Free State Project member Mike Fisher performed an illegal manicure right in front of the “Live Free or Die” state’s Board of Barbering, Cosmetology and Esthetics. (Motto: Yew Best Drop That Thar Em’ry Board, Son.)

When the police asked Fisher if he had a license to perform that thar manicure, Fisher said no. When the police issued him a summons and asked that he stop performing that thar manicure, Fisher refused. So the cops slapped handcuffs on this dangerous outlaw and put him in a squad car. Fisher reportedly received a 30-day suspended sentence, with a vow from the judge that if Fisher receives so much as a traffic ticket, it’s off to the pokey he goes.

I wonder what the Granite State wasn’t doing with the time and resources used to arrest and prosecute Fisher.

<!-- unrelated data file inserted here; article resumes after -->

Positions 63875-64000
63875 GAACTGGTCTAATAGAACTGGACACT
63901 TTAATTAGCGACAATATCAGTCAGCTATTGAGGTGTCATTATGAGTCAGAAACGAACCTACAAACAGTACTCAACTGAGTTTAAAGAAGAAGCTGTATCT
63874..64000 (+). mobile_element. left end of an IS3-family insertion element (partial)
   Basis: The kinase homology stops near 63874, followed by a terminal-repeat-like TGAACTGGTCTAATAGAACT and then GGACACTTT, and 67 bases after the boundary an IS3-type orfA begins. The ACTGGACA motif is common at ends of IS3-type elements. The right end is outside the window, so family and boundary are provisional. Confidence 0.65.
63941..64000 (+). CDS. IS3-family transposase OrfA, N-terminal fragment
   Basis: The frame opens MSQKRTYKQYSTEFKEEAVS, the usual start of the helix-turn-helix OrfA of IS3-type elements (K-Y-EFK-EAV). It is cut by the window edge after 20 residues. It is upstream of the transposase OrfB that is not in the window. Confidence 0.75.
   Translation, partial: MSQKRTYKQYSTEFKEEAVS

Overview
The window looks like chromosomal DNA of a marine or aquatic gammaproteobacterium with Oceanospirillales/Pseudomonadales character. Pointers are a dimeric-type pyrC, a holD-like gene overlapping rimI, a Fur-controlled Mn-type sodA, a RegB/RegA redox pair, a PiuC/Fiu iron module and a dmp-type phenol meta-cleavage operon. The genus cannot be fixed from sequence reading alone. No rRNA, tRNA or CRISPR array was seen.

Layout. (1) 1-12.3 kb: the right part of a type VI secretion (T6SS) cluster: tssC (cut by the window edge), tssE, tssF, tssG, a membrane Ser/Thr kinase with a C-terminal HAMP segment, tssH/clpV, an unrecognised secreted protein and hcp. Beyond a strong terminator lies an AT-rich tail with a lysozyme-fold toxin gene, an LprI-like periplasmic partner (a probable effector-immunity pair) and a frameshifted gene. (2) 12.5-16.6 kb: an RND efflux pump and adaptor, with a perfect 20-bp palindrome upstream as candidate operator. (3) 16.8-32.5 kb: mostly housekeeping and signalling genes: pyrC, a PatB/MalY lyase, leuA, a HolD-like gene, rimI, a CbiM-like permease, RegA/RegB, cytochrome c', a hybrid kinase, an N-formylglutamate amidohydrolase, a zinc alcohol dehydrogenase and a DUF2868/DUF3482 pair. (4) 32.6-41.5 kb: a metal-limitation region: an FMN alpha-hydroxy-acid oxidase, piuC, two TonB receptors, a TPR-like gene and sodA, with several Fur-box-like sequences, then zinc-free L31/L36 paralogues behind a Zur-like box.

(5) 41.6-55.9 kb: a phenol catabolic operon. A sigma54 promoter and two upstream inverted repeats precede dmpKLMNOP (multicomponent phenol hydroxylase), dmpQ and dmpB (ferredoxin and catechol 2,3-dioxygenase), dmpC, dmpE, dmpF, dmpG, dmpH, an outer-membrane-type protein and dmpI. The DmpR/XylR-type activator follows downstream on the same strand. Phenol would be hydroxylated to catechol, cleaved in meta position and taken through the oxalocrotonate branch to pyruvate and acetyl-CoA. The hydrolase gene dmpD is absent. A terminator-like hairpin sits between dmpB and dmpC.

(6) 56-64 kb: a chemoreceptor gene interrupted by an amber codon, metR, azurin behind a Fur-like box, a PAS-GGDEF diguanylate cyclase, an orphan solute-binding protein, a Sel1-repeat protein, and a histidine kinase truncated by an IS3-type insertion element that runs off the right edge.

The New Face of Copyright Infringement?

Is this America’s youngest music pirate?

Under the 1998 Digital Millennium Copyright Act, copyright owners can issue so-called “takedown notices” to sites like YouTube seeking the removal of infringing material. (This is a different section of the act than the anti-circumvention provision I criticized in a policy analysis last year.) According to Ars Technica, Universal issued such a takedown notice in June against this clip because of the Prince song playing in the background.

Now Stephanie Lenz, the owner of the clip, with help from the Electronic Frontier Foundation, a digital civil liberties group, has filed a lawsuit against Universal demanding the recovery of attorney’s fees and a declaration that the file is fair use under copyright law.